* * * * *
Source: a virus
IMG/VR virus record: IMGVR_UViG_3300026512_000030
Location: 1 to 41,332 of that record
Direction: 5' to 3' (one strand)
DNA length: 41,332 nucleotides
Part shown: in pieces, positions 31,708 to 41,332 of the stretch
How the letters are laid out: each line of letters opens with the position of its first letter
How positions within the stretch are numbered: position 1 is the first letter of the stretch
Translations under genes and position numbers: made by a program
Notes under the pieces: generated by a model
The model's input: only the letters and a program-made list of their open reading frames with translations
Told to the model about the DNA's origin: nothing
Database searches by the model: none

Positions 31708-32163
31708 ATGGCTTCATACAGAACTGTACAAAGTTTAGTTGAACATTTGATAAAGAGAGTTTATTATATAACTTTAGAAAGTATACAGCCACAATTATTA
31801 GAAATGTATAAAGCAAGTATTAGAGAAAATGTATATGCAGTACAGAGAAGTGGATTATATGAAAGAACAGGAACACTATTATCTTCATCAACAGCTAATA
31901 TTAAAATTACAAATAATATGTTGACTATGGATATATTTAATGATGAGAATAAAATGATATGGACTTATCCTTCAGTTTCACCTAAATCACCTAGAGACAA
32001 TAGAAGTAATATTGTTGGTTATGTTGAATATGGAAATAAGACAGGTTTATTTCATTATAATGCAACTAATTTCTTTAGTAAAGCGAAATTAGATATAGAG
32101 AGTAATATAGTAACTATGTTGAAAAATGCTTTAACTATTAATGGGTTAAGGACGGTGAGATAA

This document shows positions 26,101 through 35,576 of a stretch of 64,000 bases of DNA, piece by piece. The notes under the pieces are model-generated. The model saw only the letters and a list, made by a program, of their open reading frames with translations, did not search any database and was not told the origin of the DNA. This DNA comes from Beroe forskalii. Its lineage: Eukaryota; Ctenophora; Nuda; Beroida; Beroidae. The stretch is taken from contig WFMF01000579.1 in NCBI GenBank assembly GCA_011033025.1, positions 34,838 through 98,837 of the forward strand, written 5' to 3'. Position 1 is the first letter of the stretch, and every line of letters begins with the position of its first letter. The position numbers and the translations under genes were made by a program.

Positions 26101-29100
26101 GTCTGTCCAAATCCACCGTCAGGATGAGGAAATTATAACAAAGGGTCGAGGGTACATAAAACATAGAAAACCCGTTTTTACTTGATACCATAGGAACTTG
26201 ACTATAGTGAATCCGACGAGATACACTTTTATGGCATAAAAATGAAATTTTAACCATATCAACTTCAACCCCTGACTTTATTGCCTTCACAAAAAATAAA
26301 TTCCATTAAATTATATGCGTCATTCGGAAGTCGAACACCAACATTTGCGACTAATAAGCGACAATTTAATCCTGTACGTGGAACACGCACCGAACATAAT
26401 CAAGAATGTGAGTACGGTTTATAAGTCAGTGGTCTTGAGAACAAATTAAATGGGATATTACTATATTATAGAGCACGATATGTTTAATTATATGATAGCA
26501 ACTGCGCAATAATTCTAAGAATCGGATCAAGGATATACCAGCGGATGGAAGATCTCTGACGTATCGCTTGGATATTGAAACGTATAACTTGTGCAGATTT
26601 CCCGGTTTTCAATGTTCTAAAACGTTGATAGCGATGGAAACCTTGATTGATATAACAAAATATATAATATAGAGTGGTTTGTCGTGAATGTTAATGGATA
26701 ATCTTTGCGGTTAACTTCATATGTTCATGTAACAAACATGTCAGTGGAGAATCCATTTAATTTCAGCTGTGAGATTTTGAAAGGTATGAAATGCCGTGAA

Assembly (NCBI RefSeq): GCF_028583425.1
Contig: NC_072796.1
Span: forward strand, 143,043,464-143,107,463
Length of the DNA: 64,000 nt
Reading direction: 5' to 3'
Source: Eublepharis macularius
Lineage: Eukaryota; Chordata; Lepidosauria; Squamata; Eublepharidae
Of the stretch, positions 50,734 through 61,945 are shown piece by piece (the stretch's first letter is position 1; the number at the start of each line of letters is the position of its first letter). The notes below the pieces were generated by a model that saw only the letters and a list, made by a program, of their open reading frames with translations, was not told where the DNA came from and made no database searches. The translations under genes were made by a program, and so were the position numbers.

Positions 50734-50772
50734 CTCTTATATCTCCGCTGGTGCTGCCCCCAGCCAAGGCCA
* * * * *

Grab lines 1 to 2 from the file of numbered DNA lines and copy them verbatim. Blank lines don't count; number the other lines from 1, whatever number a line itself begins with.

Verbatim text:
Source: a virus
IMG/VR virus record: IMGVR_UViG_3300026512_000030